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Roma turn to Walter Sabatini

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By Mina Rzouki

Thursday 28 April 2011

It is hard to ignore the ache behind his broad smile as he responds to questions whilst surrounded by his usual cloud of cigarette smoke. Content yet morose, Walter Sabatini is your archetypical tortured soul who revels in the complexity of his character, complexities usually found within the pages of a dark novel. Fitting really as the man is captivated by the profundity of literary works, perhaps leaving many confused by his success within the footballing world. Yet finding the beauty within has led Sabatini to carve out a prominent career in which he plucks young youth and launches them to stardom, making a tidy sum of profit for the club when they are sold.

Forever mourning the death of his friend and once-upon-a-time teammate, Renato Curi, the tormented Sabatini took his first steps into football management in 1986. However, his first major role did not arrive until 1992 when he, amongst others, headed the Lazio youth system – the system that produced Alessandro Nesta. That particular experience taught him how to both recognise and nurture young talent and from there he decided to leave for Trieste to try his hand at becoming a Sporting Director.

Having gained crucial experience due to time spent with clubs such as Perugia and Arezzo, he began to put in place an impressive CV, one only blemished by his disqualification in the late 90’s due to the illegal transfers of young foreign talent. After dealing with the consequences, Sabatini found his way back to Lazio in 2004 - this time it was as Sporting Director. The discovery of players such as Aleksandar Kolarov, Fernando Muslera and Stefan Radu are down to him and he continues to insist it was he who found Mauro Zarate. All the above have either been sold off for a healthy profit or continue to play a crucial role in getting Lazio to fourth place and within a chance of playing Champions League football. Having done his duty, a new challenge beckoned, this time it was working alongside fiery president Maurizio Zamparini at Palermo.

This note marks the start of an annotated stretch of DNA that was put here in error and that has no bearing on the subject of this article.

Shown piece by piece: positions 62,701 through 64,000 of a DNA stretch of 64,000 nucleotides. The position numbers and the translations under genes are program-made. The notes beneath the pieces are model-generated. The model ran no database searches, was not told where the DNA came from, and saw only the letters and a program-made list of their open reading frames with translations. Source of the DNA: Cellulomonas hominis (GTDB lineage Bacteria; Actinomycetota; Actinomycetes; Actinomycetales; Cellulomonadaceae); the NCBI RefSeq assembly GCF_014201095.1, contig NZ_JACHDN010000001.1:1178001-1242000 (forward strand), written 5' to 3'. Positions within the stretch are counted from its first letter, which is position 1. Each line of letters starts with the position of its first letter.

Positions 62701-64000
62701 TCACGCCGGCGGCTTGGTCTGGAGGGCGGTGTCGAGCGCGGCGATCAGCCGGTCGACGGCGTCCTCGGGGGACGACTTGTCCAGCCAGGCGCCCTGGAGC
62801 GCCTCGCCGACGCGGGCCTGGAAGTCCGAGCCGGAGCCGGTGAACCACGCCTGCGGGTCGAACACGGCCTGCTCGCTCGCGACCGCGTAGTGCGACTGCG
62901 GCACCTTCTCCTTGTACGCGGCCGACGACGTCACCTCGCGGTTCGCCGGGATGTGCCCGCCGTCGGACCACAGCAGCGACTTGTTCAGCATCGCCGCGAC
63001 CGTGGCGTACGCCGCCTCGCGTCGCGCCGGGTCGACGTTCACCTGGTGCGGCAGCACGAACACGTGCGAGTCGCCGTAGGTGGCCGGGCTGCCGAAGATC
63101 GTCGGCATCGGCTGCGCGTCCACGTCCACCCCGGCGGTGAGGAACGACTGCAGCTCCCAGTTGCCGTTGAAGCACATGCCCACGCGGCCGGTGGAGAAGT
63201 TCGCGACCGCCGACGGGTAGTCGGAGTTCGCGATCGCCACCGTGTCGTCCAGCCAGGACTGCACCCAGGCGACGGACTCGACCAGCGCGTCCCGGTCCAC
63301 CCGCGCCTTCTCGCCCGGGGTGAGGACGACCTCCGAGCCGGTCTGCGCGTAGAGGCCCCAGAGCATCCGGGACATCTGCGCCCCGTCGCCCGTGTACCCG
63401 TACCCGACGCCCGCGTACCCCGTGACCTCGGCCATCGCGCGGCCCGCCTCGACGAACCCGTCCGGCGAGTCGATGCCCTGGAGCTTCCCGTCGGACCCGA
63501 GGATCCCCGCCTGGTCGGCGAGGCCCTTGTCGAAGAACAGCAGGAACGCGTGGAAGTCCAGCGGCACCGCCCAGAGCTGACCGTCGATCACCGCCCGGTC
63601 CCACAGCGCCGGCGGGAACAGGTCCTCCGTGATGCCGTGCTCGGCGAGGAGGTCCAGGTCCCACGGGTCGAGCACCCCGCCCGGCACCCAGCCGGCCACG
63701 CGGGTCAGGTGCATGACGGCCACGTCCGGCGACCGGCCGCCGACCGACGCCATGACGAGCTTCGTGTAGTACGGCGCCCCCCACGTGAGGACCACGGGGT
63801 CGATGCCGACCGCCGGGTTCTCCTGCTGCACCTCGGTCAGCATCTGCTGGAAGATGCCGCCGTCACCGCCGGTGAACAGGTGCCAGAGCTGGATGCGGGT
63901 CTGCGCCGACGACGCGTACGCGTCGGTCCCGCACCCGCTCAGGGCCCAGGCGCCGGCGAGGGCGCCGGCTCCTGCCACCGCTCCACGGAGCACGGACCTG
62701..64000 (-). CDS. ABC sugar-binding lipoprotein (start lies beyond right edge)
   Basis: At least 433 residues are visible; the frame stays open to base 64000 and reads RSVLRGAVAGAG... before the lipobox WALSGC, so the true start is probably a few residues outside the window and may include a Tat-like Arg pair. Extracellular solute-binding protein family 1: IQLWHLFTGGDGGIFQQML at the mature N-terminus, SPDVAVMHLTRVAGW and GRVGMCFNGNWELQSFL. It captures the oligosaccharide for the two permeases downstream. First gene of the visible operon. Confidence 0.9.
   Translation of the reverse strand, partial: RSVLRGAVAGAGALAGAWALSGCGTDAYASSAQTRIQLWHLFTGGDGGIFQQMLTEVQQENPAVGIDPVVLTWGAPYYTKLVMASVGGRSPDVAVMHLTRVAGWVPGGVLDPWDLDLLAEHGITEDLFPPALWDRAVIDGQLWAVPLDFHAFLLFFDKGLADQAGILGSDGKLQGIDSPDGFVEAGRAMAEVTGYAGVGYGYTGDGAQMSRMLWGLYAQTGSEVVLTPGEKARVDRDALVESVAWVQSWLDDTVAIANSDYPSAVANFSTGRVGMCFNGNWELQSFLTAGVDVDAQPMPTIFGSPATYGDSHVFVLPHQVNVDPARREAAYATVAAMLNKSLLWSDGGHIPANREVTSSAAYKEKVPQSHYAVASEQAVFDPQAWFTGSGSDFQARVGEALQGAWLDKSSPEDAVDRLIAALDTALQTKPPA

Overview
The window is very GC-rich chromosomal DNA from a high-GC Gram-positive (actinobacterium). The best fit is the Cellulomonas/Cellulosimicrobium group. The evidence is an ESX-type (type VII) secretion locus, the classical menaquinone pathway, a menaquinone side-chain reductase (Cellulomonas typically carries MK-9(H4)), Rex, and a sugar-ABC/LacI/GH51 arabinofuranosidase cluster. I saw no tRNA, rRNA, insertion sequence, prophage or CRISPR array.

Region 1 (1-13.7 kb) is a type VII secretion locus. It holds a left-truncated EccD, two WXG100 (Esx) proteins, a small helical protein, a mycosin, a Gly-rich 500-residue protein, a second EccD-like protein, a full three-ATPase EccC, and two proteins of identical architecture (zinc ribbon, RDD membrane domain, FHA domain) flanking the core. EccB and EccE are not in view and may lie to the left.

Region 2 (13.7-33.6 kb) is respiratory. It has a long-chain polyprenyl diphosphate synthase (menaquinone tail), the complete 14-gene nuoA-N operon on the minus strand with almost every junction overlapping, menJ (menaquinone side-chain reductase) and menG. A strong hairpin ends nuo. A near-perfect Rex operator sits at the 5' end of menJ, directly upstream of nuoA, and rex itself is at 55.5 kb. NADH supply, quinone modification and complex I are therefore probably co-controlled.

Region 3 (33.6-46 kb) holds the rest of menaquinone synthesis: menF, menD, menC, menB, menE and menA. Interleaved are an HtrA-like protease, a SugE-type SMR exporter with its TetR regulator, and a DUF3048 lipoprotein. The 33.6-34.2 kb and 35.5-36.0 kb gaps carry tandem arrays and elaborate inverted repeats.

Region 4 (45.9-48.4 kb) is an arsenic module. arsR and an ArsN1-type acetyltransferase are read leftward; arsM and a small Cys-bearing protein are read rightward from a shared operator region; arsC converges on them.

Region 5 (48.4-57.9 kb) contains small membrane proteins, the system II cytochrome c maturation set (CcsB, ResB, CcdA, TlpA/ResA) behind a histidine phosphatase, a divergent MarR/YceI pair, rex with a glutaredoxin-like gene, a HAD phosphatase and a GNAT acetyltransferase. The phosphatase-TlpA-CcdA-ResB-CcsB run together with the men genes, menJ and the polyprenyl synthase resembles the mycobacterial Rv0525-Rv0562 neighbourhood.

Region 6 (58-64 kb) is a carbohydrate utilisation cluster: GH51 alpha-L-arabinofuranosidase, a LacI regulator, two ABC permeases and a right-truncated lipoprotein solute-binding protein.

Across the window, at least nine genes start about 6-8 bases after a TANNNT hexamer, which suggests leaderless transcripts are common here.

Renowned for his critical manner, Zamparini was once quoted as saying: “The real purchase I made last year was Walter Sabatini who is formidable and respectable.” A relationship that bore fruit, Sabatini began to create a side possessing both creativity and pace in abundance. Spotting talent at the drop of a hat, Sabatini quickly moved for Josip Ilicic after coming across a DVD of the player sent to a number of clubs by his agent and the deal was initiated before the Europa League match against Ilicic’s then club, Maribor, had even been played. However, it was during that match that he made another discovery, Armin Bacinovic, and having reported his findings to Zamparini, the duo soon closed deals and moved to Italy. Nevertheless, it must be said Javier Pastore was his greatest coup. Sabatini flew over to South America and worked tirelessly to convince the player, then enamoured by European giants, to choose Palermo for the sake of continuity. A wise decision as el Flaco’s talent has flourished within a stable environment and the player is now valued at €60m and attracting remarkable interest.

Whilst Sabatini may be well versed in the art of identifying young talent, he has been criticised for his failure to create a balanced side combining young skill with experienced veterans and many have blamed this for Palermo’s shortcomings this season. Closing deals on older players is not his forte, as is his inability to plug key holes within the team. He eventually left Palermo with certain journalists such as Adolfo Fantaccini claiming the problem was Sabatini was simply a market man and not a team manager worthy of a directorial role.

However, discovering young talent is all the new Roma are likely to demand of him as they look to create a new winning cycle brimming with youthful prodigies.

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